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Blurbs, Art, and Fashion

I recently found a site that satirized both PowerPoint and Edward Tufte’s critique of PowerPoint….which reminded me of Jim Chen’s interesting post on how blogs attract attention. According to EyeTrackIII, “[b]lurbs [snippets of text explaining headlines] encourage reading and scrolling on homepages [and boost] overall reading across the entire page.”

I have to wonder: do blogs with blurbs have only a positional advantage over competitors–i.e., they’re working now only because they’re different, and our eyes are attracted to the unusual? Or is this finding one small step toward asymptotically approaching an ideal mode of information-presentation on the web?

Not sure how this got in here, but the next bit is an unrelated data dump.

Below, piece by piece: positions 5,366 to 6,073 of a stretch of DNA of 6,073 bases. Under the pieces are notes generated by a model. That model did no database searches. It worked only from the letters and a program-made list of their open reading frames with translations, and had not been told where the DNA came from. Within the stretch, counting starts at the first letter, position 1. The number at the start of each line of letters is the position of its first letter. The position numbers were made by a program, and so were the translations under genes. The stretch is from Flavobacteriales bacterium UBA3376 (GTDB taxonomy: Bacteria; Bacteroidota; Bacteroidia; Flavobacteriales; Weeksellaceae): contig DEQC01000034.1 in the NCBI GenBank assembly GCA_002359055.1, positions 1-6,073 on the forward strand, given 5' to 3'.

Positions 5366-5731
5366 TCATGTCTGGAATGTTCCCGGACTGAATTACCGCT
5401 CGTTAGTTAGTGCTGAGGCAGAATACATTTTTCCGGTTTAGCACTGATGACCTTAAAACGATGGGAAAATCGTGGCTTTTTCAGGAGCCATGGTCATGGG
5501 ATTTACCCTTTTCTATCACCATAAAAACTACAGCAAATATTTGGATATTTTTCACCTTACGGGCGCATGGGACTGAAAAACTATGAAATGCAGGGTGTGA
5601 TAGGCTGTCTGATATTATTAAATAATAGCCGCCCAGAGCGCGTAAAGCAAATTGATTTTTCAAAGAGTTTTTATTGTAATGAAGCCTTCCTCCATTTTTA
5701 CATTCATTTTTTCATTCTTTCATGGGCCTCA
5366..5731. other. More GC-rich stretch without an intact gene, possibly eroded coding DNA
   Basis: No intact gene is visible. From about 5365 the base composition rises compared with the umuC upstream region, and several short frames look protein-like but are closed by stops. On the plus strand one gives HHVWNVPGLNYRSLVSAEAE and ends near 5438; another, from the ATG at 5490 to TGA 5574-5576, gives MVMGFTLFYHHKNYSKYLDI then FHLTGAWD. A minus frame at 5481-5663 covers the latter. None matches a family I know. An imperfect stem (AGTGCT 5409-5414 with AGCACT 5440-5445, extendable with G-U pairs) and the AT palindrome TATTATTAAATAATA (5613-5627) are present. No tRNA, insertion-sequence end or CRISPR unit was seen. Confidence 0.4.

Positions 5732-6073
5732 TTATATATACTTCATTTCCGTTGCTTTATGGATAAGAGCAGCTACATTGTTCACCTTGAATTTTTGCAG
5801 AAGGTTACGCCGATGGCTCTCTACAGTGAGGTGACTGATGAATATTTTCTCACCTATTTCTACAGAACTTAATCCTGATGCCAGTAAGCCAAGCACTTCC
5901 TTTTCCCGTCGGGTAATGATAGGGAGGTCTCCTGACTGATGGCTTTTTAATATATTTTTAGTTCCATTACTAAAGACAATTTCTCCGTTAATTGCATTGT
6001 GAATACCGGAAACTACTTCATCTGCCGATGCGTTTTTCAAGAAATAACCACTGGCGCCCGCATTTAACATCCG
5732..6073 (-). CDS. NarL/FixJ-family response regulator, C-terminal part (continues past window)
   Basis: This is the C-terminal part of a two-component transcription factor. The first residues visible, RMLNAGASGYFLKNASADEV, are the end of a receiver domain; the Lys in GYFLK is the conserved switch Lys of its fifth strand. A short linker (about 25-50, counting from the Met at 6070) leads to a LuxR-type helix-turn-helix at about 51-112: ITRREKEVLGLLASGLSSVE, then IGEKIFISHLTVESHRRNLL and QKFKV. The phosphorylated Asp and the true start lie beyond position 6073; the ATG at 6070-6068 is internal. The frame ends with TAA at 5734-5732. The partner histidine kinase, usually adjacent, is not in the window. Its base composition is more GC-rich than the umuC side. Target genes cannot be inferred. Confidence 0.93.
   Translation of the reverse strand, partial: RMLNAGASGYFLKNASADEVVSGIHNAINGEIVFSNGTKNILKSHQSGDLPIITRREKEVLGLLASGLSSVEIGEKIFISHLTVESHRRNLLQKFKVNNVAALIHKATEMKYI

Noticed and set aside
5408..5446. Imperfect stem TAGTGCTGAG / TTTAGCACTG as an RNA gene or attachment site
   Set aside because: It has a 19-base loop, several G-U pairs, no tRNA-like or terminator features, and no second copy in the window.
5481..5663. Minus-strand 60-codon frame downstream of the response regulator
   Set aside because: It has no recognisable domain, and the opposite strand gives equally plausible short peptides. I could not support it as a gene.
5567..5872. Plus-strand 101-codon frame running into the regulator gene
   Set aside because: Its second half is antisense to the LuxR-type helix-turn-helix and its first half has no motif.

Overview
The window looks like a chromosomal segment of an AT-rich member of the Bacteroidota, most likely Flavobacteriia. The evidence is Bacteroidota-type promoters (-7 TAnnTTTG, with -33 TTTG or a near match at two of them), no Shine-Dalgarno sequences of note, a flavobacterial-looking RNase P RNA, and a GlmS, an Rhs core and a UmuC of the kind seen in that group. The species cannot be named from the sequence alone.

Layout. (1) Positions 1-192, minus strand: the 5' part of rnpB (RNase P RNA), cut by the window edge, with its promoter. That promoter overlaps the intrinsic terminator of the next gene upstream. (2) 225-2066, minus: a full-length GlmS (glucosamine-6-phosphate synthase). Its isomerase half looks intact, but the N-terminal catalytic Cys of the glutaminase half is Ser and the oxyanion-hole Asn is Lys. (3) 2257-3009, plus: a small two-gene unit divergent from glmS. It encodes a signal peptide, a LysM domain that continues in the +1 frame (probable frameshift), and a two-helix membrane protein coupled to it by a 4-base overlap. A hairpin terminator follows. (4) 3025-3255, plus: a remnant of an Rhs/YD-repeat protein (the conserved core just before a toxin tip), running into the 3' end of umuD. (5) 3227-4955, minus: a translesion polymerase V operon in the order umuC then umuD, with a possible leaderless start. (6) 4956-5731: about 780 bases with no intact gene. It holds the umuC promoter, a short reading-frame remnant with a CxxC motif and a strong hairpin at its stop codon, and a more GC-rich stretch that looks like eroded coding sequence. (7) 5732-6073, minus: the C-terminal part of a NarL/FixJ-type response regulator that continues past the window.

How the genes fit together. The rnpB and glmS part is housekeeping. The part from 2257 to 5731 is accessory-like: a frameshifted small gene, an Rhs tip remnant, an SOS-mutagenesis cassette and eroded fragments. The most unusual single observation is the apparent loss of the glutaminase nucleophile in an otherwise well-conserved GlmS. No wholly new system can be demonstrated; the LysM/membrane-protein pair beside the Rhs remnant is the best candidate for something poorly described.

Perhaps this type of question is impossible to answer–especially as readers’ habits themselves may be changed by the way information is presented. But I’d like to tie it into an old debate over the distinction between art and fashion. Jean Cocteau once observed that “art produces ugly things which frequently become more beautiful with time. Fashion . . . produces beautiful things which always become ugly with time.” In other words, fashions of the times may not be terribly valuable (high heels vs. low heels is about as meaningful a choice as vanilla or chocolate), while timeless art contributes to our cultural store of aesthetic experience. In this case, we might think of blurbs as a fashion if they’re only attracting attention due to their difference, and an art if they manage to convey information in a better way.